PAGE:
Another excessive heat wave and a severe thunderstorm warning had just been issued, and as I pulled in the driveway to go inside and write this month’s article, a neighbor came running over to tell me that their lights were very dim and asked if I could take a look.
Sure enough, the lights in their house and the other houses on the block were dim, and electrical appliances either didn’t work or made strange noises. Of course, the air conditioning units were the most wanted.
Though I was drawn more to the approaching storm (and the interesting power quality events it could produce), I decided to see about this one—a sustained undervoltage, formerly called a brownout. The trusty digital volt meter found 92V on both phases, L-N. A 77% reduction in line voltage isn’t your typical electric utility attempt to reduce demand on its systems during high heat/high usage periods. I advised the homeowner and other neighbors to shut off all their appliances and every light but one, as operating on such low levels can cause overcurrent problems for constant power loads. As the voltage goes down, the current goes up to keep the wattage the same, until it can’t.
The good news is that full voltage levels were restored to several thousand customers just before the late evening thunderstorm rolled through. A “good” thunderstorm can generate impulsive transients, arcing transients from tree branches being blown against conductors or downed power lines, sags for those not on the circuit with the downed line and interruptions for those unfortunate to be downstream from the faulted line.
When backup generators kick in, there can be frequency deviation events as loads are added and the generator tries to recover its speed to maintain the voltage within specifications. About the only typical PQ disturbance that thunderstorms aren’t known for is harmonic distortion.
Loss and damage prevention
How do you prevent equipment damage and loss of production from PQ disturbances? In a residence, a prudent (but rarely done) method is to shut off and unplug susceptible equipment. However, just turning off many appliances and IT equipment doesn’t really protect them, as their power supplies are always connected and sleep-mode circuits are operating. Such isolation also isn’t practical for a business to maintain productivity levels. The best alternative is mitigation equipment.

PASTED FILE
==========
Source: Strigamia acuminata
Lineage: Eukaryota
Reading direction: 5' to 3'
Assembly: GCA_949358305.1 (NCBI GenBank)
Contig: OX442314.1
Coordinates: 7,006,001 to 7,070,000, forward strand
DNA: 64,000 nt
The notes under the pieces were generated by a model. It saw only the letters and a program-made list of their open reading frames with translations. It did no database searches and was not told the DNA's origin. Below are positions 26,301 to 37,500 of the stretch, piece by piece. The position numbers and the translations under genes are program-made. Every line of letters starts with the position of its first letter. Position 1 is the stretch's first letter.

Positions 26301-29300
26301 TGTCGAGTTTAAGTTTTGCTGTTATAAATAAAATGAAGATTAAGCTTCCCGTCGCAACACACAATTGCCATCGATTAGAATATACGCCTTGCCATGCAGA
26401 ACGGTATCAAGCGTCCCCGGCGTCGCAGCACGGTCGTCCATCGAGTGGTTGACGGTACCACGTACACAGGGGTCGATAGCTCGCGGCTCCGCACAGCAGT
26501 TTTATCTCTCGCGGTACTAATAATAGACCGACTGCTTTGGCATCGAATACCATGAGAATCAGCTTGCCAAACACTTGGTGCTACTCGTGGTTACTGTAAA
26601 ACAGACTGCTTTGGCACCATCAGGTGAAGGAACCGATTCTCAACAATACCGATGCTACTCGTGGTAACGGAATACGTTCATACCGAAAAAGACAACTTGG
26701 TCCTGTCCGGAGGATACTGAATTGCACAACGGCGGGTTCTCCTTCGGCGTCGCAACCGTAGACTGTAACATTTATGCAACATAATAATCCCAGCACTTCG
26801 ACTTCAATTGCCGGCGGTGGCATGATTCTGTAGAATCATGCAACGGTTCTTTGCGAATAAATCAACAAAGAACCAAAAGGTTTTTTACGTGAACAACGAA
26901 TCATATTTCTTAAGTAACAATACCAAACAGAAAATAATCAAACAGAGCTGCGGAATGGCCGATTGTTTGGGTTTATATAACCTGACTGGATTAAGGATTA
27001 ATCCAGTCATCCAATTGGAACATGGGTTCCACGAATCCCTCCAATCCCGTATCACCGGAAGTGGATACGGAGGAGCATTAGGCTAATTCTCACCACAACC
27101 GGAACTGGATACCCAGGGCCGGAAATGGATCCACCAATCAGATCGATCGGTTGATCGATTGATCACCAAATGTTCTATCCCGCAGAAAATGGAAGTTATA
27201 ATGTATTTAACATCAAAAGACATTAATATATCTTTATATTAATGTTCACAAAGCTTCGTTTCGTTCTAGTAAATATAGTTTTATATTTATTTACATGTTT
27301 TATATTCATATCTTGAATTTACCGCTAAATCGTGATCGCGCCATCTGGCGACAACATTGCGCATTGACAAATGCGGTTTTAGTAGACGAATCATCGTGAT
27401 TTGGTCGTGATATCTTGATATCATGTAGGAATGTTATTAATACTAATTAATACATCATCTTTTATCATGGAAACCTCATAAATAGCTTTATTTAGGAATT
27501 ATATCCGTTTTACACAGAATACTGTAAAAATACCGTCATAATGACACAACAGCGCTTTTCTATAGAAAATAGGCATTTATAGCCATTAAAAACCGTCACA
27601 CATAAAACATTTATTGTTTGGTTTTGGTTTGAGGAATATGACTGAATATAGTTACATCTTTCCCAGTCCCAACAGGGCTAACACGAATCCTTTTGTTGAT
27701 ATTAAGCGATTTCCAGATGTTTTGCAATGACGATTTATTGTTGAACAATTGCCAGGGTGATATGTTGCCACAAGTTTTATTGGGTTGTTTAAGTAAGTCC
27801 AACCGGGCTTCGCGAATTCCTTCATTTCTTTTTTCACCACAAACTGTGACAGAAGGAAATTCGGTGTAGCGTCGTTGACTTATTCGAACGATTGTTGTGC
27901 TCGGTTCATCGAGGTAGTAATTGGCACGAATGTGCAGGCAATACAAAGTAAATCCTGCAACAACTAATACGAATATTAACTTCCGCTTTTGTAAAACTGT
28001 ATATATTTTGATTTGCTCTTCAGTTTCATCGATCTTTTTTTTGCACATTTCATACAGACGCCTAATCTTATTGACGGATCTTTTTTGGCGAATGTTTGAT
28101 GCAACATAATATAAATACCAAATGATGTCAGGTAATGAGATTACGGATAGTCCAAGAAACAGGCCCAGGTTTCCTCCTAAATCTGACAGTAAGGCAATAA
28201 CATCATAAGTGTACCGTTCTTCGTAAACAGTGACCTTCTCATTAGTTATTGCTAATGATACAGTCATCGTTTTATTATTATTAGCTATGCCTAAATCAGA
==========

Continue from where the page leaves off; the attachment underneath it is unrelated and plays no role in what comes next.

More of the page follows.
For transients, a transient voltage surge suppressor (TVSS) protects against destructive high-voltage levels that lightning can produce, if properly installed and rated. They are often called “power strips,” but not all have adequate clamping and grounding circuitry. Equipment that is interconnected by communication cables should be on the same protection device where possible. TVSS protection at the service entrance for the entire building is a good alternative, but lightning can still damage equipment that is electrically distant from it or through telecom wiring.
For sags, TVSS devices can’t provide any energy to fill the missing voltage. Line conditioner can provide ride-through for short-duration sags, while a properly maintained uninterruptible power supply (UPS) can provide voltage for as long as the secondary power source (usually batteries) can.
Two keys to using UPS units are to properly size them for the power needed and to regularly maintain the batteries. The UPS or battery manufacturer, as well as maintenance documents such as NFPA 70B, Recommended Practice for Electrical Equipment Maintenance, can provide details on how to do that. Heat and aging are the downfall of battery life, so your UPS should be in the same climate-controlled area as the IT equipment. Don’t forget to test the UPS monthly.
For longer-duration protection, a backup generator with an adequate fuel source is a typical alternative. One of the lessons learned during the 2003 Northeastern blackout was the ability to get more fuel when needed. Like the UPS, test it monthly. I still remember the discussion at an NEC CMP meeting with a generator expert who was astonished at how many of his customers refused to test their generators because they didn’t want to take a chance they might fail.
Since most harmonics are produced within a facility, they require harmonic filters, or replacement with equipment that generates less harmonic power. A common technique now is to go to higher switching techniques on the power supplies, so instead of six pulse converters generating the 5th, 7th, 11th and 13th harmonics, they generate much higher-order harmonics at much lower current levels.
I did write this column during the storm. I used my laptop running on the battery with a wireless connection to the router. Short of a direct strike, it was pretty much immune to all mentioned PQ disturbances.
About The Author
BINGHAM, a contributing editor for power quality, can be reached at 908.499.5321.